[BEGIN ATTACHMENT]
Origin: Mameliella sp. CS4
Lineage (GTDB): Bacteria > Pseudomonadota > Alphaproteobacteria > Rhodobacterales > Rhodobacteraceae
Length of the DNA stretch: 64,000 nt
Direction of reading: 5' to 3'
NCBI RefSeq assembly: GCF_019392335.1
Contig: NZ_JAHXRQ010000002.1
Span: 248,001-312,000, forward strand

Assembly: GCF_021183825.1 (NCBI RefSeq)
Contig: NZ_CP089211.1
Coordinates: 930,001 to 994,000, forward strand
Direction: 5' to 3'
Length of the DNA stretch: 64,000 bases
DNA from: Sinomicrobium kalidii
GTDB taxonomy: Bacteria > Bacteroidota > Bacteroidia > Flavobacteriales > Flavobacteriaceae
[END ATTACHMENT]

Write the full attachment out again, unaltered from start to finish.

Origin: Mameliella sp. CS4
Lineage (GTDB): Bacteria > Pseudomonadota > Alphaproteobacteria > Rhodobacterales > Rhodobacteraceae
Length of the DNA stretch: 64,000 nt
Direction of reading: 5' to 3'
NCBI RefSeq assembly: GCF_019392335.1
Contig: NZ_JAHXRQ010000002.1
Span: 248,001-312,000, forward strand

Assembly: GCF_021183825.1 (NCBI RefSeq)
Contig: NZ_CP089211.1
Coordinates: 930,001 to 994,000, forward strand
Direction: 5' to 3'
Length of the DNA stretch: 64,000 bases
DNA from: Sinomicrobium kalidii
GTDB taxonomy: Bacteria > Bacteroidota > Bacteroidia > Flavobacteriales > Flavobacteriaceae